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Blessed are Those who Mourn
Measuring reality according to the Word of God.
“Blessed are those who mourn, for they shall be comforted.” (Matthew 5:4)
Common sense would seem to dictate that mourning is antithetical to blessedness, that lament and sorrow are at odds with happiness and flourishing. However, if we are going to judge reality according to Jesus’ words and not our own, we must apparently conclude otherwise. The wisdom of God is not the wisdom of man.
To “mourn” means to lament or grieve, especially at sin, loss, or death. The disciples “mourned and wept” at Jesus’ death prior to the resurrection (Mk. 16:10), and Paul was afraid that he would have to mourn over those who had “sinned in the past and not repented” when he came to visit the Corinthians a second time (2 Cor. 12:21). James uses the word in the context of grief over sin: “Be wretched and mourn and weep. Let your laughter be turned to mourning and your joy to gloom” (Js. 4:9).
Thus to mourn in the New Testament is to feel grief and sorrow, and especially so toward the grim realities of sin and death. It is to feel the awful weight of the curse bearing down on you and to be burdened with a resultant sense of sadness and anguish. In short, to mourn is to see reality as it is; to look this fallen world full in the face, unhindered by naïve illusions, and to feel the only sensible response: sadness, grief, and loss.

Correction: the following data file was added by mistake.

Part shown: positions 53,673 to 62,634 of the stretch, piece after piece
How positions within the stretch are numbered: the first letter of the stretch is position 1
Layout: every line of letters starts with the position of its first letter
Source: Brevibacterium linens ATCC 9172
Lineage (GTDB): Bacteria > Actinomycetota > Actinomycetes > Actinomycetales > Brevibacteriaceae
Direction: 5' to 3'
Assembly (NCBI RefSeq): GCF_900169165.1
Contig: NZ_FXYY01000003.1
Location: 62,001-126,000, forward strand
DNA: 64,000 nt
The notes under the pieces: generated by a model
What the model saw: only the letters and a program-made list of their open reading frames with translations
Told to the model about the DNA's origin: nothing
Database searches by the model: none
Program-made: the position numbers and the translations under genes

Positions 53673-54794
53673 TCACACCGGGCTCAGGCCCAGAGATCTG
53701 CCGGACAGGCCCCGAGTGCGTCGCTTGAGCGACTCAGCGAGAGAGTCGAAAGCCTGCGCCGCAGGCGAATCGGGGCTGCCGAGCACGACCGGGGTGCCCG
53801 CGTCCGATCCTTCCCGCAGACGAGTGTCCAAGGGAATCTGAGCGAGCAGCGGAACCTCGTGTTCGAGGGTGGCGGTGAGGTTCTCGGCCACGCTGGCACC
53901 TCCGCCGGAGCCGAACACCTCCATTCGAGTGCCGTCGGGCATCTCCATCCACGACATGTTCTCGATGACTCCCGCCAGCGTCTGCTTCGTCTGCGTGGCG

We might struggle to see how such a state could ever be a happy one, but it’s helpful to consider the alternative. To not mourn in a world like ours would be a far worse thing. To be stupidly content and cheery while misery and sin abound would be no blessing at all. In fact, it would reveal a heart strangely out of touch with reality, and one unprepared to look to the “Father of mercies and God of all comfort” for solace and salvation (2 Cor. 1:3).
To say this, however, is to stumble upon an awkward indictment of the modern evangelical church. Immersed as we are in the hollow sentimentalism of the world, our tendency is to view all soberness as austere and unbecoming. To talk of sin, judgment, or repentance appears to us like an unnecessary stirring of the pot. Indeed, our determined avoidance of reality is so strong that the prospect of mourning over anything, let alone over sin, feels sadly unimaginable. After all, aren’t such things bad for mental health?
Even so, let God be true though everyone a liar. Blessedness is not found by persisting in superficiality. It is found by those who mourn.
And they shall be comforted.
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